Dear Aunt Bingo:
As a Bingo Bugle reader, Bingo worker and Bingo player, I continue to
be amazed by people who think that wives, husbands, and other relatives
of hall workers, and workers who also play Bingo in their free time,
somehow have some kind of “in” and win more than anyone else.
What is this magical power they think we have? Bingo paper is printed
and distributed by independent vendors. The numbers on the Bingo paper
are random. So are the numbers that the caller calls. The caller is
sitting on a stage where everyone in the room can see him or her. The
balls are tumbled in a sealed glass chamber that everyone can see into.
There are monitors connected to cameras that show each ball as it comes
The whole Bingo gaming process is quite fair, random, and easy for
everyone in the room to “supervise.” Why, then, do I see letters in
yours and other writers’ columns from readers who think there is
cheating going on, particularly with family members and Bingo workers
who sometimes play? And it’s not just letters: I have experienced
firsthand accusations of somehow cheating when I win, and so have other
Bingo workers I have heard stories from and people we are related to.
Just this week I was playing Bingo at a hall where I am not a worker.
There were many players there who I recognized from the hall where I do
work, and they recognized me.
I had a lucky night and managed to Bingo on one of the games. When I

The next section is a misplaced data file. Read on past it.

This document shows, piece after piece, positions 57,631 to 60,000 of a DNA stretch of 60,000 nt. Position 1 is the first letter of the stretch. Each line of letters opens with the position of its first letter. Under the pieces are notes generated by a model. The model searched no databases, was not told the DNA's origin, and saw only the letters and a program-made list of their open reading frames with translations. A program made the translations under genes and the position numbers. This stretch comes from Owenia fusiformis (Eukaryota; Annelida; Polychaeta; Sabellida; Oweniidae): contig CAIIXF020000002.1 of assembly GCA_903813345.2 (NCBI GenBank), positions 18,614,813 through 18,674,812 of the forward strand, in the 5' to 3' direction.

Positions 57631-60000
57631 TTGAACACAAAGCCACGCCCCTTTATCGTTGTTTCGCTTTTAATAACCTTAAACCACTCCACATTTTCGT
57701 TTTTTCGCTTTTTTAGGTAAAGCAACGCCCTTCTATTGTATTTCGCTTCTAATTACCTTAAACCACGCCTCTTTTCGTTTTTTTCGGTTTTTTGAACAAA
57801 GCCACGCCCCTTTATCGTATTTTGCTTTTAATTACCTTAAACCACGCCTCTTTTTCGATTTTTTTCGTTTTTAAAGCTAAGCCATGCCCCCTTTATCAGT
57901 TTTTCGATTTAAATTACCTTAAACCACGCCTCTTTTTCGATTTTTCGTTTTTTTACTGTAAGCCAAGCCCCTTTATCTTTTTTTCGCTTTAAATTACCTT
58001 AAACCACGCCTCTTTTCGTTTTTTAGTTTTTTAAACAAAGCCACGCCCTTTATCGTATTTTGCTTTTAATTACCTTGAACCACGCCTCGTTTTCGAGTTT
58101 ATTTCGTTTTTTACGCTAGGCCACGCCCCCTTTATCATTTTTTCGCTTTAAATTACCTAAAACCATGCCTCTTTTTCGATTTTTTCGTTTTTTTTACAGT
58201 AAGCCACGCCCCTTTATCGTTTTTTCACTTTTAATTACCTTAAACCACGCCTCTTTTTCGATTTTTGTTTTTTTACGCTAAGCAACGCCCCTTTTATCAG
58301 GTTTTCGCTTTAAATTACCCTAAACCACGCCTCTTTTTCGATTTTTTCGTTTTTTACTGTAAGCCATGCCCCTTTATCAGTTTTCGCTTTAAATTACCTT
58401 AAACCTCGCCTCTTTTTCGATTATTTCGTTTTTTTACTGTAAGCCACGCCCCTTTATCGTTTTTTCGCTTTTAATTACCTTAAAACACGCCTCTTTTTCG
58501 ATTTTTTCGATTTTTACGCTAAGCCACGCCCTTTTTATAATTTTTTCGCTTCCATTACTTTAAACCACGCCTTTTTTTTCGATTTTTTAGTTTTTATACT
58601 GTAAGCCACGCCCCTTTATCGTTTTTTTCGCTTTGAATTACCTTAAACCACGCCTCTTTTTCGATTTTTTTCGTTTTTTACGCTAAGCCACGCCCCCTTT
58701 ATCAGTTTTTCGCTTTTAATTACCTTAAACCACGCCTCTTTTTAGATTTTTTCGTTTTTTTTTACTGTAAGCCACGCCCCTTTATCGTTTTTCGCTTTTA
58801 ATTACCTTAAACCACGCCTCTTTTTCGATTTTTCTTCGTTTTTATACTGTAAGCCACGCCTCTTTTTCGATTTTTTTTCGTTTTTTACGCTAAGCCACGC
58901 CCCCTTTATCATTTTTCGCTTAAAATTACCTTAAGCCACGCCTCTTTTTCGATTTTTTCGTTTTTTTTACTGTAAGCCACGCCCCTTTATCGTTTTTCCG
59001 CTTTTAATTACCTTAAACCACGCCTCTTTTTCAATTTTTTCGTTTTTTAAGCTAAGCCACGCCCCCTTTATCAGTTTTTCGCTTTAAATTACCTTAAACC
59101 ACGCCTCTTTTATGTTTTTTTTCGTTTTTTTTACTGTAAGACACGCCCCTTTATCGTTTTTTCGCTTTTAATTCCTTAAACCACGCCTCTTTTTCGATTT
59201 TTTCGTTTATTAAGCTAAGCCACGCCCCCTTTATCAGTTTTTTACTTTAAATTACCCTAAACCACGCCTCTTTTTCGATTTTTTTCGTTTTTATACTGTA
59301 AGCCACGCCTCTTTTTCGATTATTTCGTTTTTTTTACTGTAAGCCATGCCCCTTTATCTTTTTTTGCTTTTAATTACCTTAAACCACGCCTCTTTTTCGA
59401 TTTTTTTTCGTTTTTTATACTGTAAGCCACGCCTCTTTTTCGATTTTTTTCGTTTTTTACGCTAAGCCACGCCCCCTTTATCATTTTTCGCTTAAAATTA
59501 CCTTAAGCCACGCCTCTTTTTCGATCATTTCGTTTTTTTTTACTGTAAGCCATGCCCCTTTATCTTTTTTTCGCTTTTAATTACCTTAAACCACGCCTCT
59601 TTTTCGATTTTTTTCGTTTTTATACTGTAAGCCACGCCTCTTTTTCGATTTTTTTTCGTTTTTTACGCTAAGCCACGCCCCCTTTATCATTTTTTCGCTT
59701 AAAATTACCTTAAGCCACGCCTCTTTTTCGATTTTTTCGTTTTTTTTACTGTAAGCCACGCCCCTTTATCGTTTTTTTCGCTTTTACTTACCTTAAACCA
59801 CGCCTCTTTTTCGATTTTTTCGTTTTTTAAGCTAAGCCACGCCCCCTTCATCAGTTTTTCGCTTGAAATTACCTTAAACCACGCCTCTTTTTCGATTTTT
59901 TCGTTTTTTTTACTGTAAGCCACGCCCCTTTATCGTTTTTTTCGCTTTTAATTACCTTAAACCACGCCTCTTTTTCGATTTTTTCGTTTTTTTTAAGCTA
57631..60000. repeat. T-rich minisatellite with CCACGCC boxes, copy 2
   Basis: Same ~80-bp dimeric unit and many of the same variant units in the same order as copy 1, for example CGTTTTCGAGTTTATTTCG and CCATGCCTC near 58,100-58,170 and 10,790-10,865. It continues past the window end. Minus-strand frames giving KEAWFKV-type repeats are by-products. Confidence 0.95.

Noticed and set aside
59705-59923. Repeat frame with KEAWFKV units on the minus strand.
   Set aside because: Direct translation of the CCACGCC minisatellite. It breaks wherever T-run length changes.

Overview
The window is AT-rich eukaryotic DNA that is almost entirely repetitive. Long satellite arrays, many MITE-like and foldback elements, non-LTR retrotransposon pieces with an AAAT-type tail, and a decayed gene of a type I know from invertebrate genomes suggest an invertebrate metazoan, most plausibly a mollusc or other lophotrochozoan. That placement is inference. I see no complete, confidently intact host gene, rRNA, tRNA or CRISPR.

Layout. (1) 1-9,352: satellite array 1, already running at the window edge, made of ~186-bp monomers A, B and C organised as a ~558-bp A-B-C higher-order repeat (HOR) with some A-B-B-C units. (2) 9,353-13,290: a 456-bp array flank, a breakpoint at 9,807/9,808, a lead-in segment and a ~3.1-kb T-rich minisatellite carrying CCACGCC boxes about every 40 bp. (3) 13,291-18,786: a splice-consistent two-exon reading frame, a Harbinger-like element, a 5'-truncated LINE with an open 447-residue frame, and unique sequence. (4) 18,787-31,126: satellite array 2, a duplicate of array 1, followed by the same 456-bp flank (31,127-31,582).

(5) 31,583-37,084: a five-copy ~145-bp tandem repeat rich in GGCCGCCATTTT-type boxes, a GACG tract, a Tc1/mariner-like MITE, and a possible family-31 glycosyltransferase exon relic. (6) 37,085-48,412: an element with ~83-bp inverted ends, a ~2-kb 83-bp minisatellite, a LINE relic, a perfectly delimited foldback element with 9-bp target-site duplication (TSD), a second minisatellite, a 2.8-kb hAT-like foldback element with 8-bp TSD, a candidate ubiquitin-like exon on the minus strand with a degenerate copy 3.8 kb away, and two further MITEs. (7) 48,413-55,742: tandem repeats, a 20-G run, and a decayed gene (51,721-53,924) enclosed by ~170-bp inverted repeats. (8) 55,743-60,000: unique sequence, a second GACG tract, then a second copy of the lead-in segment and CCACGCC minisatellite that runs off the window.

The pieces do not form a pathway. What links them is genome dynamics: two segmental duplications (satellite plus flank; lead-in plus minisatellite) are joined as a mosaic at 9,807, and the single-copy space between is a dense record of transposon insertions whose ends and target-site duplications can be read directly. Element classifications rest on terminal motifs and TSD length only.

did, a woman sitting at the table across from me gives me a dirty look
and says, “Figures.” A woman sitting with her gives me a dirty look as
well and says, “Yeah, right?”
Obviously this bothered me (and not for the first time), and I decided
to say something. “Excuse me?” I said. “Do you have a problem with me
Without hesitation, the first woman said: “It’s really interesting how often I see Bingo workers win. It happens all the time.”
“It’s fishy,” her companion added.
“You have got to be kidding,” I said, and proceeded to rattle off the
list of facts I mentioned earlier in this letter about the randomness
of Bingo, and that I didn’t appreciate their attempts to spoil my
enjoyment of winning or insinuating that I had somehow magically
cheated my way to a split $150 jackpot.
My accusers just sat there silently, with no apology or even an
acknowledgment of what I’d said. Fortunately, I did get quite a few
smiles and nods from other players who heard me, plus a nice pat on the
shoulder from the Bingo worker who brought me my winnings.
Aunt Bingo, please ask your readers to be a little more thoughtful
about accusing innocent players of cheating, just because they have
some kind of “inside connection” to the game. Yes, I am a worker who
also likes to play and yes, my sister and mom like Bingo and happen to
be related to me. But no, we have absolutely no inside track to
cheating other players out of “their” prize money.
Fed Up in Nevada
Dear Fed Up:
Wow, I wish I’d been in that Bingo
hall when you made your speech. I’m sure it will be a long time before
those players accuse anyone else of cheating!
I hope you know that when we publish letters from readers who make
claims of cheating or fixed games, it is not because we necessarily
agree with them. We believe that if someone is willing to take the time
to send in a letter or email to us on a Bingo-related topic, then it is
obvious that they feel strongly about that subject and are looking for
a forum to express their opinion and get some type of feedback.
Let’s see what kind of feedback your letter receives. —Aunt Bingo
your views! Write to Aunt Bingo c/o the Bingo Bugle, P.O. Box 527,
Vashon, Washington 98070, or email her at STENGL456@aol.com. Be sure to
include your name and address (you can request that your name not be
published), as typically she will not include anonymous letters in her